On his road to general relativity, Einstein himself took many wrong turns. From 1907 to 1914 he struggled with what the physicist Abraham Pais called “one of the hardest problems of the century” — explaining gravity in a way that permits the laws of nature to be the same for all observers, no matter how they are moving. Einstein had to learn new math and jettison common prejudices, such as the universal belief that Euclidean geometry described reality accurately. He struggled with distractions, both in his personal life and in physics problems posed by quantum theory. And he found that nature stubbornly refused to cooperate. By 1914 he had essentially given up, believing that a partially successful attempt — a sort of general relativity lite — was the best that nature would allow.
But then somehow Einstein’s brain rebooted. His theory began to solidify, and he swiftly composed four papers, one a week, during November 1915. By the last paper he had finally found the decisive equation that launched his gravitation revolution.
apart from its use in cosmology, general relativity was not widely applied to scientific problems in its first four decades. For the most part, general relativity languished in departments of mathematics, rarely studied in physics.
“General relativity was essentially a dead subject for a long time,” says the prominent relativity theorist Wolfgang Rindler of the University of Texas at Dallas. “People considered it a dormant science.”
Only after Einstein died in 1955 did general relativity come to life. About that time Wheeler, at Princeton University, began a program to explore its implications and train students to pursue them. By the early 1960s, new astronomical phenomena demanded explanations that Newtonian physics could not provide, and general relativity was poised for its renaissance. In the decades that followed, general relativity proved crucial for describing all sorts of celestial phenomena. At the same time, physicists devised ever more precise tests of its predictions, and Einstein passed them all. As Will has noted, “It is remarkable that this theory, born 100 years ago out of almost pure thought, has managed to survive every test.”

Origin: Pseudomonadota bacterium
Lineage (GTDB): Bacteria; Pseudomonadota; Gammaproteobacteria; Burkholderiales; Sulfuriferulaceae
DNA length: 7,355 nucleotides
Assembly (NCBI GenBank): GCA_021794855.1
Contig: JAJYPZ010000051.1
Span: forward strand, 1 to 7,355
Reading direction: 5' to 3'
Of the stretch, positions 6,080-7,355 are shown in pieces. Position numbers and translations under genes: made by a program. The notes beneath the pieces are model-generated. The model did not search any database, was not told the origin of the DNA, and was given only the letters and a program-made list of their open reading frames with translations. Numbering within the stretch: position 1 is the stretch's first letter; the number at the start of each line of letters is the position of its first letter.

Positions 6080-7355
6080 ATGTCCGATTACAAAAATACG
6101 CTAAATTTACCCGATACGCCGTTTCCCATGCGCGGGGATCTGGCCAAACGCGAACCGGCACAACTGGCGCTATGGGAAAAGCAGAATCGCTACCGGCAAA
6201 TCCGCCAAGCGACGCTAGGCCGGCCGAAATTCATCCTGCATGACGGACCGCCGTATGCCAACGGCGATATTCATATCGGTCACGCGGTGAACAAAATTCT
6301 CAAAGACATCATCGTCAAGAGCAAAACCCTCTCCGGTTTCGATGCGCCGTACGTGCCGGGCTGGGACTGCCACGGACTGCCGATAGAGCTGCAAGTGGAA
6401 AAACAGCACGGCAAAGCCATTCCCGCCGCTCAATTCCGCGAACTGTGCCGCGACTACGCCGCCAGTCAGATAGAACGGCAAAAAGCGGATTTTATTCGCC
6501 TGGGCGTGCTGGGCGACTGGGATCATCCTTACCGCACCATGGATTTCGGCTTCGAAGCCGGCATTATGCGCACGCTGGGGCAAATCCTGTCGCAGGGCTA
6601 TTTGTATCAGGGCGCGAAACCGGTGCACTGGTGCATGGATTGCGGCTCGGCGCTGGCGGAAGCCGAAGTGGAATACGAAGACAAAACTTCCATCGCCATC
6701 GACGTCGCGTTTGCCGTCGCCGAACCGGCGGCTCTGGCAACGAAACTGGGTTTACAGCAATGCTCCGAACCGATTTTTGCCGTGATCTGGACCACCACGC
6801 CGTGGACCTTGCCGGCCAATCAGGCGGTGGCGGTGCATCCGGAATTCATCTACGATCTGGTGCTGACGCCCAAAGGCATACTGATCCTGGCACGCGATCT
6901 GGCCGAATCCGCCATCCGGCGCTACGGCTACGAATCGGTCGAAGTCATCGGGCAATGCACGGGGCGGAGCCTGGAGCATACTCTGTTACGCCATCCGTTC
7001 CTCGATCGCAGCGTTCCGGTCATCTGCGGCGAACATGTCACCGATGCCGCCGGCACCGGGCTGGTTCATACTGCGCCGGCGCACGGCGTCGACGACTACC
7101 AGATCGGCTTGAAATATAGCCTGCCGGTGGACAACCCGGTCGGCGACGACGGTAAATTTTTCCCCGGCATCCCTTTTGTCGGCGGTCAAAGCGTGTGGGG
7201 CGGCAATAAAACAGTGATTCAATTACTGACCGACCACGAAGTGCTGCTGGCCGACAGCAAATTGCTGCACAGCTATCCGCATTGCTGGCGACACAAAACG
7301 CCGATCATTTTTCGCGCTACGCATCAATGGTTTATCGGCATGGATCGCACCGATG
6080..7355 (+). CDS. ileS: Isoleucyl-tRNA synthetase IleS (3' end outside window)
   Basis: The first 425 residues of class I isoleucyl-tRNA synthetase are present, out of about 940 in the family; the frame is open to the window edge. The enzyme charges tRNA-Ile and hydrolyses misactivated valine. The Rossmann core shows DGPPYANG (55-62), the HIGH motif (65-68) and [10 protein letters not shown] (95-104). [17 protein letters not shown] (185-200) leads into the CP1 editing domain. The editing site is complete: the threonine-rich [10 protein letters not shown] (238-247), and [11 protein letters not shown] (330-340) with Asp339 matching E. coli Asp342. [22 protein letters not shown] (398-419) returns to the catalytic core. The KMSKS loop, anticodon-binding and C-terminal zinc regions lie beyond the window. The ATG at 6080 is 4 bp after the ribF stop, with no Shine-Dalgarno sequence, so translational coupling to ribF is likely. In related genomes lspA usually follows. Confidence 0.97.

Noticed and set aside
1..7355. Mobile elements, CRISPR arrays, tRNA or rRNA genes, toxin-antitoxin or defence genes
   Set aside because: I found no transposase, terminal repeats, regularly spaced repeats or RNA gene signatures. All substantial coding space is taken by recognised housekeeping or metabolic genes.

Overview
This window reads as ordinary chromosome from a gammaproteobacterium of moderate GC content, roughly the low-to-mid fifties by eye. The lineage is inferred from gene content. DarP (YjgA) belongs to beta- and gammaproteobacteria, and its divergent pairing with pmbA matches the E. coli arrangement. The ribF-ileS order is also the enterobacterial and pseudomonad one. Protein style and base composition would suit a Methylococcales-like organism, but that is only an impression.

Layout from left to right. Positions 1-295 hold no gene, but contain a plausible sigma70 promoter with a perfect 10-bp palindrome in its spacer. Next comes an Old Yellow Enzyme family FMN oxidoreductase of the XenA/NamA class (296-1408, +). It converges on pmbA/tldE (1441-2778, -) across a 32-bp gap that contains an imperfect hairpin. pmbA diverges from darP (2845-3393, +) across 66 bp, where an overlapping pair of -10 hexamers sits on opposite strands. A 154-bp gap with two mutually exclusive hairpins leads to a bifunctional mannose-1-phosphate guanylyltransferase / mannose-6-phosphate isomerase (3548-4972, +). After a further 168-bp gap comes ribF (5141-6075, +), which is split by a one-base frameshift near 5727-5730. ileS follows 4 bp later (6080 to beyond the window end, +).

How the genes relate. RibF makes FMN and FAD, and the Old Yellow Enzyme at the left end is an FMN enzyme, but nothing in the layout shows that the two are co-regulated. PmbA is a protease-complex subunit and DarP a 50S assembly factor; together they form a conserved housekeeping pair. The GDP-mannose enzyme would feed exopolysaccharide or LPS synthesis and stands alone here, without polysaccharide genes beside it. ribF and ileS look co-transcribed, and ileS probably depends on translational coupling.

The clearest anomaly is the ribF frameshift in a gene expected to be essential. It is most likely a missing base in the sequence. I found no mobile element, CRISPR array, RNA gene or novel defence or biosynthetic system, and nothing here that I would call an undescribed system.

Even harder than finding the equations for general relativity is explaining how, out of almost pure thought, Einstein did it. Science historian Gerald Holton once remarked, while describing Einstein in the context of defining scientific genius, that “there is a mutual mapping of the mind and lifestyle of this scientist, and of the laws of nature.” Einstein himself ascribed his success to discovering the deep relationship between mathematics and the physical world.
“a more profound knowledge of the basic principles of physics is tied up with the most intricate mathematical methods.” He learned that from his pursuit of general relativity.
In the end, Einstein’s mind produced a mathematical theory so rich that it entailed unsuspected cosmic novelties. Fantastic physical phenomena were first discovered not through the lenses of telescopes, but within the squiggles Einstein had scratched out on paper to make the world make sense — to him. And now physical nature makes sense to modern science only because of Einstein’s insights.